So, now we’re down to what remains of the Hall of Fame ballot. And, no offense to the guys remaining, but none of them are even close. Well, David Wells might be considered close. But, have you ever heard the phrase “I’d rather be lucky than good”? That should be David Wells’ mantra. He played on some excellent teams, and as a side-effect of that, was able to manage a .604 win pct., in spite of a 4.13 career ERA, and just 2201 K’s in 21 seasons.
But, aside from possibly Wells, I don’t expect any of the remaining names to reach above the 5% plateau that guarantees you a spot on the next year’s HOF ballot. In case you’re wondering, those remaining names are Steve Finley, Julio Franco, Reggie Sanders, Shawn Green, Jeff Cirillo, Woody Williams, Rondell White, Ryan Klesko, Aaron Sele, Roberto Hernandez, Royce Clayton, Jeff Conine, Mike Stanton, Sandy Alomar, Jose Mesa, and Todd Walker.
So, to wrap up this debate, I wanted to point out again that I don’t believe that suspicion of PED-use should automatically eliminate you from consideration for the Hall of Fame. I do believe there is a logical way to look at a player’s career and consider how much PED’s helped him. Also, you may have noticed, that I don’t believe that certain career numbers that have been accumulated automatically mean you’re a HOFer. It’s the Hall of Fame, not the Hall of Numbers. The ability of so many players today to be able to play above-average for 20+ seasons is causing some of these numbers to become irrelevant (3,000 hits, for example). A guy can achieve some of these numbers, and never be one of the really elite players of his generation.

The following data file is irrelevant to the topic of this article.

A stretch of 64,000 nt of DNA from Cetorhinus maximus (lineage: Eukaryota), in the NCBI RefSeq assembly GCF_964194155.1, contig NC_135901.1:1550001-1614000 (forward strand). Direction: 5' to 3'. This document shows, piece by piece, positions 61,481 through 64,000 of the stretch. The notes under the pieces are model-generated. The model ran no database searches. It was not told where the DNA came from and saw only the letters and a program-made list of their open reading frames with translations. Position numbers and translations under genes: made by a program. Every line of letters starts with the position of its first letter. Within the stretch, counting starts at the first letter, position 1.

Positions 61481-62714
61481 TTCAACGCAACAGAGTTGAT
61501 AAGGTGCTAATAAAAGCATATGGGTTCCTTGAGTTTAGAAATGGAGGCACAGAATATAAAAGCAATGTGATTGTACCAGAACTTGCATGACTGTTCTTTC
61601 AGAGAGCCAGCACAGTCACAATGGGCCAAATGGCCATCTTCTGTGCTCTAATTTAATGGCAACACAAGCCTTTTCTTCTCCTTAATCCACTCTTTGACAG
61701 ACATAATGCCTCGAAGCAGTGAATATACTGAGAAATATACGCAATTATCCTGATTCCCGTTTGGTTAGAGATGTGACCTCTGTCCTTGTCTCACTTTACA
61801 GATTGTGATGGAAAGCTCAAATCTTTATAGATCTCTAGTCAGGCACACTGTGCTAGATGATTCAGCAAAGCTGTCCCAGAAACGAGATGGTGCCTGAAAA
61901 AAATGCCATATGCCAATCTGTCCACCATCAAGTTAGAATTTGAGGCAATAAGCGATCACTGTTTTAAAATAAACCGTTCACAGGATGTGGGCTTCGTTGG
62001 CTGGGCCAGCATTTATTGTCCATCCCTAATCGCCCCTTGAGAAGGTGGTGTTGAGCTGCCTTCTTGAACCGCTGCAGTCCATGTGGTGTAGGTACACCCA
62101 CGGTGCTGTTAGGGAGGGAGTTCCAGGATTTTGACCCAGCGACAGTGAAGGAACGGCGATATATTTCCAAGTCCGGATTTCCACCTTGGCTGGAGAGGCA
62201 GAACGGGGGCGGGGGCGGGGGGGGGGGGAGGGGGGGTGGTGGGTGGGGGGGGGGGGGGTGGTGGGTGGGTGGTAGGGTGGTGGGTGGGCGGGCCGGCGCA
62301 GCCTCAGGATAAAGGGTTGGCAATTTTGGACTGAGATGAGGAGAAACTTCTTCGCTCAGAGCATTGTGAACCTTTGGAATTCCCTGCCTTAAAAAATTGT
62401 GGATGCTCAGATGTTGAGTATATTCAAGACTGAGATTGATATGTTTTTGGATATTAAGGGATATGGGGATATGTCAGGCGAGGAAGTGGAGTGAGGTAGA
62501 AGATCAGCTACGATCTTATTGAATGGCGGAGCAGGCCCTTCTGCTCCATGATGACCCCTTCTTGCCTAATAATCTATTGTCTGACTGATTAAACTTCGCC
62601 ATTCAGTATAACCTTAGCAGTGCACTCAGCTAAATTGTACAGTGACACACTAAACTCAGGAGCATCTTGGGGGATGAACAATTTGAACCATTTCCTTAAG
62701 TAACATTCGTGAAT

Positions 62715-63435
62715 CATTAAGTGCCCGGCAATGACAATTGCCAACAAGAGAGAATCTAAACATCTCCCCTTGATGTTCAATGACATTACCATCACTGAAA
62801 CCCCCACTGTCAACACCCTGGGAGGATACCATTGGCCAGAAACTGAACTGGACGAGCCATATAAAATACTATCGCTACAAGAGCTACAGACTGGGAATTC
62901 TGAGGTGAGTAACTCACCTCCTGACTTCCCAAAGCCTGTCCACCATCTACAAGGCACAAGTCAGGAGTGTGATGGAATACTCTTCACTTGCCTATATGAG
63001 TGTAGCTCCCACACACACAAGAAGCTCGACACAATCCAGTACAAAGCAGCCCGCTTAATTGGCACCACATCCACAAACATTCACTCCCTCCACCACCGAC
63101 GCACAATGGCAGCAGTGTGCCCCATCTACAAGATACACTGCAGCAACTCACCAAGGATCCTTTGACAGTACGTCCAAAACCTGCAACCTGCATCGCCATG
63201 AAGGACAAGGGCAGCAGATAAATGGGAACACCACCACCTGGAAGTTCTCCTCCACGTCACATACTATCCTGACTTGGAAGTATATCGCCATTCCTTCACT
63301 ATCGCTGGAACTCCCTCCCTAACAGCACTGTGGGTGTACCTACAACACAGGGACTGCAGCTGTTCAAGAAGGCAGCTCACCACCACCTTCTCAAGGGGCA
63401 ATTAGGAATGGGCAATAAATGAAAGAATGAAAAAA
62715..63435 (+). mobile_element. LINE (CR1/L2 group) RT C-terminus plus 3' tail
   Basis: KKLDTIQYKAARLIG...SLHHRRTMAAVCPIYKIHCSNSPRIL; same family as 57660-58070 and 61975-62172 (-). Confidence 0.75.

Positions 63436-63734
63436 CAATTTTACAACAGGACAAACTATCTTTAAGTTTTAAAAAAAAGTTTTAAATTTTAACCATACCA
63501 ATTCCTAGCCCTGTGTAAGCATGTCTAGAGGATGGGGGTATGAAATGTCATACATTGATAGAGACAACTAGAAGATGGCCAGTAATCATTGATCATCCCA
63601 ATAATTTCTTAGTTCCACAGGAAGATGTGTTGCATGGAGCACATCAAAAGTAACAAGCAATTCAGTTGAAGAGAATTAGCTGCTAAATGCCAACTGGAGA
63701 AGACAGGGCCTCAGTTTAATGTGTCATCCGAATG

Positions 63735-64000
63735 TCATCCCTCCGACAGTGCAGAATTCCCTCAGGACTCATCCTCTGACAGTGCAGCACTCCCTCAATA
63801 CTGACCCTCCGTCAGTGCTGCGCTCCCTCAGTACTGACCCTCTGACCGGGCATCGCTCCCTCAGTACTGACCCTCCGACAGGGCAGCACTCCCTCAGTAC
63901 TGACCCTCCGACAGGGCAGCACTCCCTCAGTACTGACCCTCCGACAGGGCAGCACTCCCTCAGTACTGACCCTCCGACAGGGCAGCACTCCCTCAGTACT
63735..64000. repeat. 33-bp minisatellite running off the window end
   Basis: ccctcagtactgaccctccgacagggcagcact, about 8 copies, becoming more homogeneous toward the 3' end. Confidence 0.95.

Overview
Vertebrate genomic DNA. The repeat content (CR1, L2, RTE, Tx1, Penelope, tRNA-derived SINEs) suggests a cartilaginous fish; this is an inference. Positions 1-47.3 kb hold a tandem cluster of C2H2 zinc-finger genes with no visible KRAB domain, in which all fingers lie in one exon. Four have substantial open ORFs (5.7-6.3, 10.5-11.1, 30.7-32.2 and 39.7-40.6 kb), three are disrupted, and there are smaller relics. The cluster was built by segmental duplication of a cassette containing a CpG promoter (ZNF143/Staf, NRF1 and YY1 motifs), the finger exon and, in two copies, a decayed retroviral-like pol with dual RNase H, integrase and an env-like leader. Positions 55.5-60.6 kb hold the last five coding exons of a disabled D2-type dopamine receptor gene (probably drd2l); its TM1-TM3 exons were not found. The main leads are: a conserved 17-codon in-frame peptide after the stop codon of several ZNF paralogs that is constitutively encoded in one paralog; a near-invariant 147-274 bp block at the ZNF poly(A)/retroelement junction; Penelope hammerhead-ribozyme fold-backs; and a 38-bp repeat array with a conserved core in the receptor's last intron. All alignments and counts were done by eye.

In the end, the guys that I would include on my 2013 Hall of Fame Ballot are:
- Jack Morris
- Jeff Bagwell
- Lee Smith
- Barry Bonds
- Roger Clemens
- Curt Schilling
Others on the ballot either have numbers that are too inflated/suspect due to PED-use, or they aren’t impressive enough to join the elite, in my opinion. Thanks for keeping up with all of these posts. Check back soon for more baseball ranting.